It was recently reported that Washington State Schools allowed $13.2 million to slip away over Union Laws on Collective Bargaining. How ironic is it that today they are crying budget shortfalls?
It was just days ago that reports of Washington State Schools Lose $13.2 Million Over Union Laws became known. Today’s Columbian newspaper contains an article, School districts scramble to make good on pay raises mentioning that one Clark County School District, Evergreen, which was slated to receive a portion of the lost $13.2 million grant from the National Math and Science Initiative, is facing a $1.6 million shortfall.
While the grant from NMSI may not have been earmarked for all teachers and every school, receiving a portion of a $13.2 million grant for even some sure could have gone a long way to off setting dwindling funds for schools.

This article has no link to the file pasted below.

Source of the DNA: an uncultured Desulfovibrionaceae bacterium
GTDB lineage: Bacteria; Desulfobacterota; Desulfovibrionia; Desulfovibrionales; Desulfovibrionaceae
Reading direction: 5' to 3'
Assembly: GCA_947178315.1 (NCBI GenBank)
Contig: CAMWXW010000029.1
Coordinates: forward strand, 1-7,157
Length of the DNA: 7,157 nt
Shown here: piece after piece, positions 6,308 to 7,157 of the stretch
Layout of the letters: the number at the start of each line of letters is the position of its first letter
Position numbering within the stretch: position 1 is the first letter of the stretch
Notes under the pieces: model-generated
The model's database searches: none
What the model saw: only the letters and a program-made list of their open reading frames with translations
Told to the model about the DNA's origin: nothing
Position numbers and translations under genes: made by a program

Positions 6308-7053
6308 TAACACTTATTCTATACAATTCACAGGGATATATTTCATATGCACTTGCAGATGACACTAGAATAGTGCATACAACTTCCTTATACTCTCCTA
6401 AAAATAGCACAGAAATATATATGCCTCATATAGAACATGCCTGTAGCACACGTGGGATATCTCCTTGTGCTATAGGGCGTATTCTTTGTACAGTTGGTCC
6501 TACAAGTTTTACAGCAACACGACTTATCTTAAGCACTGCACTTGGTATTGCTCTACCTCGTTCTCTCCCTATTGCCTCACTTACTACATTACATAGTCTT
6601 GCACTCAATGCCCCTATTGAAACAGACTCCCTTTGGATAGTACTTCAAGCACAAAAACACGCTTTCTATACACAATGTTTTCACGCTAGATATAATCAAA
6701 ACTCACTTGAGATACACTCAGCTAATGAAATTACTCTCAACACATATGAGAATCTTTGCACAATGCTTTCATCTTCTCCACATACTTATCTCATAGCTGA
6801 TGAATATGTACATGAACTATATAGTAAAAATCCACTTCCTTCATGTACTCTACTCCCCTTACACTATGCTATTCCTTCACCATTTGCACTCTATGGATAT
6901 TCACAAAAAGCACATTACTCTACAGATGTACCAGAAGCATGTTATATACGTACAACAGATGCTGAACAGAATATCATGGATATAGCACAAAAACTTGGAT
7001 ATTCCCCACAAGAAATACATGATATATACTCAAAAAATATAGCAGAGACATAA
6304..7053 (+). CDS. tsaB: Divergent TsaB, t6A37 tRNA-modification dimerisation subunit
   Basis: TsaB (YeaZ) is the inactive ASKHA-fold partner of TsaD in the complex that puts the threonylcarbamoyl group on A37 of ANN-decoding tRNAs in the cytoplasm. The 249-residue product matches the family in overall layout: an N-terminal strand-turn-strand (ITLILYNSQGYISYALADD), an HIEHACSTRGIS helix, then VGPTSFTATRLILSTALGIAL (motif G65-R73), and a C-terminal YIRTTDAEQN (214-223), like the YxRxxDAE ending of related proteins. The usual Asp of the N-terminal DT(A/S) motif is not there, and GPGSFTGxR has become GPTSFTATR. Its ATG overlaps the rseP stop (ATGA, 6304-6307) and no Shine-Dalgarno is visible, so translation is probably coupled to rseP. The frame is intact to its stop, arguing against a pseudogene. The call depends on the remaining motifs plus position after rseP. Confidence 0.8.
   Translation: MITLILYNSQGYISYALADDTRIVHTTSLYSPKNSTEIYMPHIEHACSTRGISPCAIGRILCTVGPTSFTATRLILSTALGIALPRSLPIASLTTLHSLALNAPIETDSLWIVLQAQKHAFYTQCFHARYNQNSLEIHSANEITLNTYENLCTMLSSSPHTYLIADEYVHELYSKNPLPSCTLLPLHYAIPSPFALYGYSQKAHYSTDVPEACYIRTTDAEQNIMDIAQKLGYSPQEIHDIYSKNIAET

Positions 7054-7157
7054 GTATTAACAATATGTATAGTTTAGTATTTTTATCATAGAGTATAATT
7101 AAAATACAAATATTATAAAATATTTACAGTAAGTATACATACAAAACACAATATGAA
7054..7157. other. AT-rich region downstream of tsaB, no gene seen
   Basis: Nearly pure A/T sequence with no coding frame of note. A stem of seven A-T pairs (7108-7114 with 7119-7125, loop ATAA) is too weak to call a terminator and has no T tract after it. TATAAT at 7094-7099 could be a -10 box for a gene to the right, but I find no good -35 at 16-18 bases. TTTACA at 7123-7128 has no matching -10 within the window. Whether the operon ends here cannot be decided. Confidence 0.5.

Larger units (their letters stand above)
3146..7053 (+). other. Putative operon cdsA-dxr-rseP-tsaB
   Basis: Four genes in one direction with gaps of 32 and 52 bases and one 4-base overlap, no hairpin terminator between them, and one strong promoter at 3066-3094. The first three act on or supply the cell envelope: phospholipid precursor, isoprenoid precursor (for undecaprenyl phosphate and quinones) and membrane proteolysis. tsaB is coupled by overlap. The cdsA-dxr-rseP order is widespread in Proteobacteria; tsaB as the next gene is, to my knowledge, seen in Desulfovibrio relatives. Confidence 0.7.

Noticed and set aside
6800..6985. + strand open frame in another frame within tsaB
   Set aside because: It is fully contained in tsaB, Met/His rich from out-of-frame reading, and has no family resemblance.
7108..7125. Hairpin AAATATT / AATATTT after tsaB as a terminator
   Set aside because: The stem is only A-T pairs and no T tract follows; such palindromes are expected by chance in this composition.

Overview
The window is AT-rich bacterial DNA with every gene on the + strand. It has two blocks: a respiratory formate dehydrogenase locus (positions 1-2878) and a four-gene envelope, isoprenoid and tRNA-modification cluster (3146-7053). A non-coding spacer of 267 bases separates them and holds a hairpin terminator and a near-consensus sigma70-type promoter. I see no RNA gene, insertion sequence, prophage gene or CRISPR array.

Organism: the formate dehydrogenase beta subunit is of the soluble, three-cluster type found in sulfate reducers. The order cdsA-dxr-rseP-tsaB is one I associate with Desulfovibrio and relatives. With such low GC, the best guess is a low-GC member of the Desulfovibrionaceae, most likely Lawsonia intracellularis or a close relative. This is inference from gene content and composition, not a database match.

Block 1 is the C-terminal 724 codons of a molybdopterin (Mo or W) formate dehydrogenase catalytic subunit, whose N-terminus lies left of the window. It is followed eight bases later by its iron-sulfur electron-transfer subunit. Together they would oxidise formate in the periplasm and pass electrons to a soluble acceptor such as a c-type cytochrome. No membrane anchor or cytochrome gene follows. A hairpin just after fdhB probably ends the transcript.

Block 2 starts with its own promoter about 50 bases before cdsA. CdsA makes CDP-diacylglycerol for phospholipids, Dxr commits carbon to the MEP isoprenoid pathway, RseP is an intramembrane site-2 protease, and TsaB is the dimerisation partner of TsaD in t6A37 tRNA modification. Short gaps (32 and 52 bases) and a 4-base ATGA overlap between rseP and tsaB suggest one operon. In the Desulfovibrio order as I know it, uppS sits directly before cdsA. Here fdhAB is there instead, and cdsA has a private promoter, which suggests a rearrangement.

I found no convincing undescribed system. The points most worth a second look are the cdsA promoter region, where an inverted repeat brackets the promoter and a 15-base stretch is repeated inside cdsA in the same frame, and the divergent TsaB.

One factor in this shortfall,
“Immediately in 2001-02, Washington’s economy tanked. The state skimped on salary hikes for a few years. Then, given a flush cash reserve from 2007, legislators met teachers union demands and voted to make amends, with catch-up payments starting in 2008-09.”
Also being reported,
Rep. Deb Wallace, D-Vancouver, said legislators know fundamental change is needed. She and colleagues are waiting for recommendations from the basic education funding task force they assigned to find potential solutions by December.
“The definition for basic education is outdated,” Wallace said. “There is absolutely legislative recognition that we have underfunded special ed and basic education needs,” she said.
And yet, wasn’t it the Teachers Union demands that lost Washington State Schools the $13.2 million grant from NMSI?
Nice going, WEA!